By Brett Szmajda
A smarter, safer electricity grid will make use of renewable energy and be able to repair itself.
When a massive storm hits, downing power lines and plunging your home into darkness, how long you’re left sitting in candlelight depends on the engineers working 24/7 to fix the problem.
The College of Engineering and Computer Science at the Australian National University (ANU) is researching ways to avoid blackouts altogether. They aim to have computers monitor the electricity grid and instantly detect power interruptions, rerouting the flow for minimal disruption. It’s a big task, but this ‘self-healing grid’ is the dream of ANU’s Smart Grid team.
A scientist on the project, Carleton Coffrin, says power engineers currently see a self-healing grid as an impossible goal. “It’s a very controversial idea,” he says, “It’s a huge computational challenge to figure out the optimal way to reconfigure and resupply everyone’s power.”
Grid repairs are even more complex when you factor in renewable energy sources, including wind turbines, solar panels and electric cars. Instead of just drawing in electricity from a few large coal-fired power generators, the grid needs to adapt to flow in and out of hundreds of smaller power sources.
It’s a global problem, but CS tools can help address the issue. Recently, students from around the globe gathered at the International Student Energy Summit in Bali to look at how technology will transform the way we generate and conserve energy in the future. Gissela Uribe and Paulina Duchicela attended as part of their Masters in Business Information Systems at ANU.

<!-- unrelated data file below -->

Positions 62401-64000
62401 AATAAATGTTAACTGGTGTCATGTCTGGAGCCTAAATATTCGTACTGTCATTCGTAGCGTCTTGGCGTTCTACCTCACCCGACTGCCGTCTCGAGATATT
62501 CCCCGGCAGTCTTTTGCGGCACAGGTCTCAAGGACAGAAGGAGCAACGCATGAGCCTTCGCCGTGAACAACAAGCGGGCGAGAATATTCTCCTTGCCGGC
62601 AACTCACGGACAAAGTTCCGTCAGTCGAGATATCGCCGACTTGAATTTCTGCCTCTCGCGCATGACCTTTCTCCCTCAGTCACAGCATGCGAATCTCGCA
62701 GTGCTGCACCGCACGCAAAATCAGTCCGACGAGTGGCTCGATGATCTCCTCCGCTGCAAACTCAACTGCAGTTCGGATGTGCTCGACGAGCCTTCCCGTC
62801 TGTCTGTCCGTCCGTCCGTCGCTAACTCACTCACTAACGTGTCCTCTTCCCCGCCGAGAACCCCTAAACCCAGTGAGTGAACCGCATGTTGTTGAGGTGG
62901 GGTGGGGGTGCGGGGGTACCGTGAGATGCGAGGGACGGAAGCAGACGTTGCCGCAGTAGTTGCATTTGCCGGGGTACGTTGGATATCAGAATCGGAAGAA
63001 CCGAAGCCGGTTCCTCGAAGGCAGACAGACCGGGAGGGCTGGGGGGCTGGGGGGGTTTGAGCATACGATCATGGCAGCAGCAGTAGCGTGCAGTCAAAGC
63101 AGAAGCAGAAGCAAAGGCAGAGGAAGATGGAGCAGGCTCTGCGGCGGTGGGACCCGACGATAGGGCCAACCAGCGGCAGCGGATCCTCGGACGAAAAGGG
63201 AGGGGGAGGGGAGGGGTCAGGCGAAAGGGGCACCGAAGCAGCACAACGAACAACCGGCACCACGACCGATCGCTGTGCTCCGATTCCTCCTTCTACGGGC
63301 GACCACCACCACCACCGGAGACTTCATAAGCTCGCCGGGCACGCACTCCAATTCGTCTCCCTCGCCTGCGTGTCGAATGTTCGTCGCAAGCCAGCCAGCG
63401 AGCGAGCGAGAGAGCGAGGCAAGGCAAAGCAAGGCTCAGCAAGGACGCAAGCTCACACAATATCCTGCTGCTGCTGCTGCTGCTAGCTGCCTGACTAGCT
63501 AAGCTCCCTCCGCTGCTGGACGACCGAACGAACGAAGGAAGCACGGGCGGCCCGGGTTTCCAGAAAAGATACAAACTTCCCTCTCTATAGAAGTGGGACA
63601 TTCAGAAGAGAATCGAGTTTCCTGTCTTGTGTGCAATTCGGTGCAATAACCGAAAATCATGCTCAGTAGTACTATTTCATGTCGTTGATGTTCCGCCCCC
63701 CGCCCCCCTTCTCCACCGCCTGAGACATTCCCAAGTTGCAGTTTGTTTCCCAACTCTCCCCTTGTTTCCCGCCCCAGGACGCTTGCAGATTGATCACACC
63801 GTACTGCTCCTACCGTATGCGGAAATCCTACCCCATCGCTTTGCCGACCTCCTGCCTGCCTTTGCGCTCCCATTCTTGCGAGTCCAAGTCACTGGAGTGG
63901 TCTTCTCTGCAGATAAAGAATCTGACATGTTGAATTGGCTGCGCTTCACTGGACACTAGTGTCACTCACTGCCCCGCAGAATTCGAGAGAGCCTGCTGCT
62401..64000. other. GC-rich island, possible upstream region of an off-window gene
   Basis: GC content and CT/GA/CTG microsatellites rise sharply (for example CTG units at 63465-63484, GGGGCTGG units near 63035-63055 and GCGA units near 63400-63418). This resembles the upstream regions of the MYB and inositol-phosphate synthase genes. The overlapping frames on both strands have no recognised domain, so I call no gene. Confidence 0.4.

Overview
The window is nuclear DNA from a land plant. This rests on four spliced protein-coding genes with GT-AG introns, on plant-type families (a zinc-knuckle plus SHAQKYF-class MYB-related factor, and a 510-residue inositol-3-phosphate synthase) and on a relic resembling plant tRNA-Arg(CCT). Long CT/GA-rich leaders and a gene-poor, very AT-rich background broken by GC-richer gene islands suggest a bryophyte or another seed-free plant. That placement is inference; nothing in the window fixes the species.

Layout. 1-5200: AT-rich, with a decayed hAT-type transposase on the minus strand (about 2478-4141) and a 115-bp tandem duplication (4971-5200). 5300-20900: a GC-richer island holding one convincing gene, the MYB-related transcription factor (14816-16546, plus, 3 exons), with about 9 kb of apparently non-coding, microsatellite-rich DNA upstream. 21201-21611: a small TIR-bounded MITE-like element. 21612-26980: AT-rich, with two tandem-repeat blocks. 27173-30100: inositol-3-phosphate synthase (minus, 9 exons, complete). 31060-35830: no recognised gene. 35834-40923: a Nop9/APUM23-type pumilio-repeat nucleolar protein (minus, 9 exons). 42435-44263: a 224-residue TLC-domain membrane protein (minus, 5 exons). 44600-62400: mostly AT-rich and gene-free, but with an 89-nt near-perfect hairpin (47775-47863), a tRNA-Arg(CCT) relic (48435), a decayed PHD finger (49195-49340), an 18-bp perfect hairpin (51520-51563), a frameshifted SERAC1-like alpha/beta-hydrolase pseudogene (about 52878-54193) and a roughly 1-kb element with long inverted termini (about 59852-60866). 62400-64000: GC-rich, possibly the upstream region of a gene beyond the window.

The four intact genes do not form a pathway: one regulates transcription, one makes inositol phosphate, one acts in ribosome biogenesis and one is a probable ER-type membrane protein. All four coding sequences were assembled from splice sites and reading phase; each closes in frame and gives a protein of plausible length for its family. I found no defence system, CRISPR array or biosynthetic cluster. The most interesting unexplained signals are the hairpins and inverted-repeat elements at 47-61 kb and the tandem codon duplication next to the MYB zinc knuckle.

“My dream career is to be the ‘interpreter’ between society and the science and business worlds,” Gissela says. “I see technology as a part of life.”
So does the municipality of Amsterdam, which is proposing a number of ‘smart city’ initiatives to reduce power usage. These include street lights that adjust brightness according to weather conditions, and buildings heated by waste heat from electricity usage.
Besides technical expertise, the challenge of building cutting-edge technology into an old electricity grid will call for ingenuity from software engineers. Paulina says she’s well-equipped for the future, thanks to her degree.
“At ANU, I was motivated to research, challenge, question, argue and think outside the box,” she says. “The skills I’ve developed are more valuable than the knowledge acquired, which tends to lose relevance over time.”
Carleton encourages everyone to learn basic programming. “Everyone who’s gone out on a limb and learnt to code has profoundly affected their career,” he says. “When people learn about the software underlying the tools they use every day, they feel freed and empowered.”
TO GET THERE: cecs.anu.edu.au/explorecomputing
“At ANU, I was motivated to research, challenge, question, argue and think outside the box.”
Author: STEM Contributor
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